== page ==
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Michelle Mello
Commentary

Legal Look at Proof of Vaccination & Ongoing Fight Against COVID-19

David Studdert, Michelle Mello
2021 July 21, 2021

Stanford health law experts Michelle Mello and David Studdert discuss the ongoing pandemic, proof of vaccination “passports” at the state and federal levels, and a July 19 ruling that Indiana University could require that its students be vaccinated.

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Journal Articles

Incorporating Health Equity Into COVID-19 Reopening Plans: Policy Experimentation in California

Emily A. Largent , Govind Persad, Michelle Mello, Danielle M. Wenner, Daniel B. Kramer , Brownsyne Tucker Edmonds, Monica Peek
American Public Health Association, 2021 June 10, 2021
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Journal Articles

Choices In a Crisis - Individual Preferences Among SARS-CoV-2 Vaccines

Daniel B. Kremer, Douglas J. Opel, Efthimios Parasidis , Michelle Mello
The New England Journal of Medicine , 2021 March 3, 2021

Now that a third COVID-19 vaccine has been given emergency-use authorization, Michelle Mello and colleagues ask whether individuals should be able to choose which vaccine they receive.

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Commentary

Far More Transparency is Needed for COVID-19 Vaccine Trials

Jennifer E. Miller , Joseph S. Ross, Michelle Mello
STAT News, 2020 November 5, 2020

With vaccines against SARS-CoV-2, the virus that causes Covid-19, on the near-term horizon, U.S. policymakers are focusing on how to ensure that Americans get vaccinated. This challenge has been compounded by reports that White House officials are exerting undue influence over the agencies that would ordinarily lead such efforts, the Food and Drug Administration and the Centers for Disease Control and Prevention.

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Journal Articles

School Reopenings and the Community During the COVID-19 Pandemic

Jeremy Goldhaber-Fiebert, David Studdert, Michelle Mello
JAMA Network, 2020 October 28, 2020

Few issues in the policy response to the coronavirus disease 2019 (COVID-19) pandemic have inspired as impassioned debate as school reopening. There is broad agreement that school closures involve heavy burdens on students, parents, and the economy, with profound equity implications, but also that the risk of outbreaks cannot be eliminated even in a partial reopening scenario with in-school precautions. Consensus largely ends there, however: the approaches states and localities have taken to integrating these concerns into school reopening plans are highly variable.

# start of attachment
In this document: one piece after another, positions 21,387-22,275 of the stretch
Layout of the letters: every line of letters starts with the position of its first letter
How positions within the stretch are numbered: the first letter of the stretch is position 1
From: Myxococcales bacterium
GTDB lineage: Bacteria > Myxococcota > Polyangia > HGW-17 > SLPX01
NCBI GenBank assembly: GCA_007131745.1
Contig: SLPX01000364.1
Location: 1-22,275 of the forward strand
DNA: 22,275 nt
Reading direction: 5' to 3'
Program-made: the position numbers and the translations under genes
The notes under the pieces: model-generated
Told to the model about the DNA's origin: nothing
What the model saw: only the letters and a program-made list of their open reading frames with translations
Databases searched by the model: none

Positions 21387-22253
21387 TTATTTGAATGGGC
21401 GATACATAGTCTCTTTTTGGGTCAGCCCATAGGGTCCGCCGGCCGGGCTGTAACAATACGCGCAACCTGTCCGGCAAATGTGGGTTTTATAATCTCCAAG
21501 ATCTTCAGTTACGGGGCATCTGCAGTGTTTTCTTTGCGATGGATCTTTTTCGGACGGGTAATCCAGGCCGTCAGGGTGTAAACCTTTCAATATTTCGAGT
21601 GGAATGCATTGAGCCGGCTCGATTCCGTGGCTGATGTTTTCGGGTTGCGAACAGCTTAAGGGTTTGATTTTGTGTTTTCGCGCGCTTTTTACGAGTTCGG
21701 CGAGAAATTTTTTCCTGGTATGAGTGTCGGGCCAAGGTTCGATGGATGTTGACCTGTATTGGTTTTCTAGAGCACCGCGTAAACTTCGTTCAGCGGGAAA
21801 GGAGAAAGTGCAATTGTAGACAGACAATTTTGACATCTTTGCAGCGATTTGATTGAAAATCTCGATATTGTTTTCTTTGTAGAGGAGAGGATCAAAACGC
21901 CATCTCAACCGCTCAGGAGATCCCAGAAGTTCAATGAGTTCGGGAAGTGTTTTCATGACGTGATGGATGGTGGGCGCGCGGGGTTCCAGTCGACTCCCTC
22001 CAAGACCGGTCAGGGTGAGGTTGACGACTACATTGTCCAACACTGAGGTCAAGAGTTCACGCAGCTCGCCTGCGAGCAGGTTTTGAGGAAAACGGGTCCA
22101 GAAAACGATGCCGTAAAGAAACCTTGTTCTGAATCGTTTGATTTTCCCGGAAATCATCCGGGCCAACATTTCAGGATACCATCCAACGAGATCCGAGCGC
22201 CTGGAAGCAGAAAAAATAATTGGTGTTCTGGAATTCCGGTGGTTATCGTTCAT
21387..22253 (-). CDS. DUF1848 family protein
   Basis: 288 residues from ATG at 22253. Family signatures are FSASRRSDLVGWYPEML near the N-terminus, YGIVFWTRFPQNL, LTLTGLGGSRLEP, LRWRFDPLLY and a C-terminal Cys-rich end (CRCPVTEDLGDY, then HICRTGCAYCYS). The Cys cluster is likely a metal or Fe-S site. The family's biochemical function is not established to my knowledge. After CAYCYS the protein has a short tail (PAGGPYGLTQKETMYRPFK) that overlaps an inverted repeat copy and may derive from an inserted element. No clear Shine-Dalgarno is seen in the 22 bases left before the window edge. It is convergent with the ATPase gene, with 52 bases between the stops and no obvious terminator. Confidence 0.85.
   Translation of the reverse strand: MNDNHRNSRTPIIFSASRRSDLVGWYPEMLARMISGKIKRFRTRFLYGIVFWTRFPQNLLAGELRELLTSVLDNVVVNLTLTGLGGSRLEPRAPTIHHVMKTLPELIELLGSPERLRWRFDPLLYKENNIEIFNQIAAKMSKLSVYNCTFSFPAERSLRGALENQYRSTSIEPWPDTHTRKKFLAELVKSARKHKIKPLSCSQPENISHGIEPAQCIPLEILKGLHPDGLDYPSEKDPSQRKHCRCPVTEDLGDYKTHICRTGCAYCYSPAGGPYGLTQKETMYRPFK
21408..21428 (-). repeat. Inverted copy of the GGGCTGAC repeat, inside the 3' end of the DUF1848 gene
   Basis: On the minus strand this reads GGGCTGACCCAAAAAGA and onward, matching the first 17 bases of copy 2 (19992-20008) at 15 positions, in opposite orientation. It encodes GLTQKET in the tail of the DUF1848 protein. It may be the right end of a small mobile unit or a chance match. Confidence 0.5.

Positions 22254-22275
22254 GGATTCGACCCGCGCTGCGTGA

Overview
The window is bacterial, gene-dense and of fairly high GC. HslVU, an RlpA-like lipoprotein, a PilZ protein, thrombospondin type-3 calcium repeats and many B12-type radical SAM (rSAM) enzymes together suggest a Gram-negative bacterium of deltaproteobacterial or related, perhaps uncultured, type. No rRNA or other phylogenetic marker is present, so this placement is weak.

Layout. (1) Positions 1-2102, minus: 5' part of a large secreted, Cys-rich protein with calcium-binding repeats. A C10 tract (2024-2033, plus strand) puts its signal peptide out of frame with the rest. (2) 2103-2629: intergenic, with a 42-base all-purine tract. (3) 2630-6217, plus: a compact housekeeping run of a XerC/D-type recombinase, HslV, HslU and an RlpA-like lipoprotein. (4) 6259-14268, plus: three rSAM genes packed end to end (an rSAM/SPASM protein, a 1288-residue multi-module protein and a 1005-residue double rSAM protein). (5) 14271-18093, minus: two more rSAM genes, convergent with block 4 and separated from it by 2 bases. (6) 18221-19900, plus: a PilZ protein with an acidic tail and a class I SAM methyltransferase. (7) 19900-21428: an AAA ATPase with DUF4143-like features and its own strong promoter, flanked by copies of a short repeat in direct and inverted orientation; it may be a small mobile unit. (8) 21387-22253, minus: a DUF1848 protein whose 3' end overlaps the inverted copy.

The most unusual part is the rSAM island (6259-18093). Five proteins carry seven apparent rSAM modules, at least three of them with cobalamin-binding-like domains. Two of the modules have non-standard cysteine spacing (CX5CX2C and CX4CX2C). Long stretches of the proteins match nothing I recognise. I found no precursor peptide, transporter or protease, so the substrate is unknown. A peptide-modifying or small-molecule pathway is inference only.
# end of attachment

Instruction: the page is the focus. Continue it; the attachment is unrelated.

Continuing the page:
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Journal Articles

The Missing Piece -- SARS-CoV-2 Testing and School Reopening

Yasmin Rafiei, Michelle Mello
New England Journal of Medicine, 2020 October 21, 2020

On August 17, 2020, the Los Angeles Unified School District launched a program to test more than 700,000 students and staff for SARS-CoV-2. The district is paying a private contractor to provide next-day, early-morning results for as many as 40,000 tests daily. As of October 4, a total of 34,833 people had been tested at 42 sites. The program is notable not only because it’s ambitious, but also because it’s unusual: testing is conspicuously absent from school reopening plans in many other districts.

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Journal Articles

The Missing Piece -- SARS-CoV-2 Testing and School Reopening

Yasmin Rafiei, Michelle Mello
New England Journal of Medicine, 2020 October 21, 2020

On August 17, 2020, the Los Angeles Unified School District launched a program to test more than 700,000 students and staff for SARS-CoV-2. The district is paying a private contractor to provide next-day, early-morning results for as many as 40,000 tests daily. As of October 4, a total of 34,833 people had been tested at 42 sites. The program is notable not only because it’s ambitious, but also because it’s unusual: testing is conspicuously absent from school reopening plans in many other districts.

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Journal Articles

Partitioning the Curve — Interstate Travel Restrictions During the Covid-19 Pandemic

David Studdert, Mark Hall, Michelle Mello
New England Journal of Medicine, 2020 August 5, 2020

Since the onset of the Covid-19 crisis in the United States, government action taken to “flatten” the curve of disease transmission has varied dramatically among states, counties, and cities. The early epicenters — New York City, Washington State, and the San Francisco Bay Area — implemented aggressive measures in mid-March, many of which remain in place. Other states and localities opted for milder restrictions, acted much later, or barely intervened at all. Many states began unwinding restrictions weeks ago, although surging case numbers are prompting some to change course.

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Journal Articles

Attacks on Public Health Officials During COVID-19